There are an estimated 150 million ash trees in the UK, along with 1.8 billion seedlings and saplings (Forestry Commission). Ash is also a very common tree across Cornwall.
Ash is highly successful at establishing in a variety of habitats. It self-seeds very well and is salt tolerant. This means it is able to establish in coastal locations. It makes up a significant part of our woodlands and hedgerows, and frequently is found on Cornish hedges. Ash trees often provide large canopies where other tree species may struggle in Cornwall. Nearly 1000 species are known to be associated with ash, including birds, mammals, insects, fungi, and lichens. Some are only associated with ash trees and so are in danger of becoming extinct due to the effects of ash dieback.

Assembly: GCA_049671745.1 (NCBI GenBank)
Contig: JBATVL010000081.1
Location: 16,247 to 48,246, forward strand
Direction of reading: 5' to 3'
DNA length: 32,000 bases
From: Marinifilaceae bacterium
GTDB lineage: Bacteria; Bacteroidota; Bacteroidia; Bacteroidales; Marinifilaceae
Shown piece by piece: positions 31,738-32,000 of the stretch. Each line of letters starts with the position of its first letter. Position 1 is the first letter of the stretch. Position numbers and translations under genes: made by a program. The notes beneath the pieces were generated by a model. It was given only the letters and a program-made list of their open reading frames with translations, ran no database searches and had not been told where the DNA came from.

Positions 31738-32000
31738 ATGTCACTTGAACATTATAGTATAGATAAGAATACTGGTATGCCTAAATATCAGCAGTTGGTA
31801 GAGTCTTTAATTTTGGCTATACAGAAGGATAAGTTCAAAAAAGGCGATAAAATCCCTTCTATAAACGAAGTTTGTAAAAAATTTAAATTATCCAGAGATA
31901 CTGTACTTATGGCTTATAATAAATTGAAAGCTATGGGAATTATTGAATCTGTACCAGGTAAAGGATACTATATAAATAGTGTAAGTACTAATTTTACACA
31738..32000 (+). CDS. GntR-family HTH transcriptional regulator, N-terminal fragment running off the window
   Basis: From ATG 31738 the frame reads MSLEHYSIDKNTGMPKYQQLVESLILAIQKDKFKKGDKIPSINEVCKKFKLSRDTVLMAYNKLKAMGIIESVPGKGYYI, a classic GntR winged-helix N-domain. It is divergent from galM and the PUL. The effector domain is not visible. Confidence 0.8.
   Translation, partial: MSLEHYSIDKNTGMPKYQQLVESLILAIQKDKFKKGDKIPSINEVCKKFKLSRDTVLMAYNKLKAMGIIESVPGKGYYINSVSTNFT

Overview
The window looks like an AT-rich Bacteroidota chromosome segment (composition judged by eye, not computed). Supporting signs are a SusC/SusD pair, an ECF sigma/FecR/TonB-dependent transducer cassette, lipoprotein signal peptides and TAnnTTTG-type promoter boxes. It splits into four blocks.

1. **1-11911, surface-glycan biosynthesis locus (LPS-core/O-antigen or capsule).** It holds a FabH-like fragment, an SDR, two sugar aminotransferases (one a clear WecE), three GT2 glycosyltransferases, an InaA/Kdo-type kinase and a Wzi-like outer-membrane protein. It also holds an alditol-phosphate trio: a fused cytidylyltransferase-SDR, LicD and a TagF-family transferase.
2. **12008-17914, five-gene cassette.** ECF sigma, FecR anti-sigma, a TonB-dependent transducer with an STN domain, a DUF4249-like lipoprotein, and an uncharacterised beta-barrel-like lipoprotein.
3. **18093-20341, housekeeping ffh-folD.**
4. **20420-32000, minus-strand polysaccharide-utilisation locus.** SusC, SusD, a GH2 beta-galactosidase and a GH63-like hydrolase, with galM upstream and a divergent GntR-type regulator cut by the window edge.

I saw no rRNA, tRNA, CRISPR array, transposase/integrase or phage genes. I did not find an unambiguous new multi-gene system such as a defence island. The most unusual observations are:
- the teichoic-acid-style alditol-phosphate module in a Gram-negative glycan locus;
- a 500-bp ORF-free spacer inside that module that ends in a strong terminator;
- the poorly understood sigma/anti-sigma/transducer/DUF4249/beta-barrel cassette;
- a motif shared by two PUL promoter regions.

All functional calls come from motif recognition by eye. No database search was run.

Ash is a large growing tree with light fresh green leaves. These grow in pairs on either side of a main stalk. It can be identified in winter by its black leaf buds which have been said to look like boxing gloves.
Further guidance on identifying ash can be found on the Woodland Trust website.